Top tech leaders from over 40 U.S. universities and colleges recently converged on San Diego to discuss the future of new media in higher education. A key panel featured CIOs from Amherst College, Wesleyan University and Rollins College—schools that have confronted a controversial new movement known as MOOCs, or Massive Online Open Courses.
MOOC platforms, like Coursera and Udacity, have earned praise and scorn alike for sharing college coursework with the public, free of charge. Read more ›
Photo credit: Alexander Kolov
Labor experts examining the modern workplace have found that employees today are less likely to take time off than employees before the start of the 2008 recession.
Despite the fact that the recession officially ended back in 2009, the unemployment and the underemployment rate is still high.
A recent survey performed by the Families and Work Institute found that not only are employers cutting back on maternity-leave pay, pension plan contributions, and allotted vacation time, but employees themselves are spending less vacation time and are less likely to negotiate for benefits. They’re also less likely to ask for a raise, and more likely to feel stressed. Read more ›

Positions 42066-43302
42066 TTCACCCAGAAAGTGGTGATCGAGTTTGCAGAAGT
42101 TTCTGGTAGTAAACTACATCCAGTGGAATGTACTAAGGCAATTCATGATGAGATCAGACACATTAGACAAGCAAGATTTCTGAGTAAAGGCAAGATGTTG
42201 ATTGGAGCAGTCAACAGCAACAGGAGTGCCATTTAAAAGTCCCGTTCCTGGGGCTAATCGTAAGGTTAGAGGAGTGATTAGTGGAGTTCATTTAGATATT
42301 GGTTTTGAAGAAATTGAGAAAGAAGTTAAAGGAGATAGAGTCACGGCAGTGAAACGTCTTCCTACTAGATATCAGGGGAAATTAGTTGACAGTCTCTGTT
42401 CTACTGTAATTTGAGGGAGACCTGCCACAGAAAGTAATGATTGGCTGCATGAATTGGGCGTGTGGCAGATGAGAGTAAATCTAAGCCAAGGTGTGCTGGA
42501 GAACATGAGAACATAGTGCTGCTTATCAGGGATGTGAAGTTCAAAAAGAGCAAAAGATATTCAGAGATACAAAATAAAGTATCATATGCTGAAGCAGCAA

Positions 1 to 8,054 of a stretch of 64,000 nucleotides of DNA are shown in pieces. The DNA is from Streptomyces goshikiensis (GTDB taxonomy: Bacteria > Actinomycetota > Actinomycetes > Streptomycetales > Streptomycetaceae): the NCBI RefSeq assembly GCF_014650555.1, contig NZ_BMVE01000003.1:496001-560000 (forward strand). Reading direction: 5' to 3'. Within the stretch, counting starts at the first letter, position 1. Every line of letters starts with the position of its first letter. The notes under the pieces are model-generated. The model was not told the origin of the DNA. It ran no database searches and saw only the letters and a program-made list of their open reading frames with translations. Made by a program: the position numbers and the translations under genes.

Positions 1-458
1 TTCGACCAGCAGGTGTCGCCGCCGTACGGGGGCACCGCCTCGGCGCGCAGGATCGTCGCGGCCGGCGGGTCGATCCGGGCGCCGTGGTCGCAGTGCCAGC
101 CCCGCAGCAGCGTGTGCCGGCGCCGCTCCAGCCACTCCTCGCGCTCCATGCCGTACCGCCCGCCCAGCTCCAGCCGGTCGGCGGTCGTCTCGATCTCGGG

In a recently published report stated that the # of employees employed full-time by the American school system had grown 2.6 times as fast as student growth during the period of 1992-2009.
However, the report by the Friedman Foundation for Education choice also showed that the extra staff didn’t actually improve academic outcomes. The report, entitled “The School Staffing Surge”, argued that the government could have saved a significant amount of money with virtually no effect on education, had staff growth rates remained constant with student growth rates. Read more ›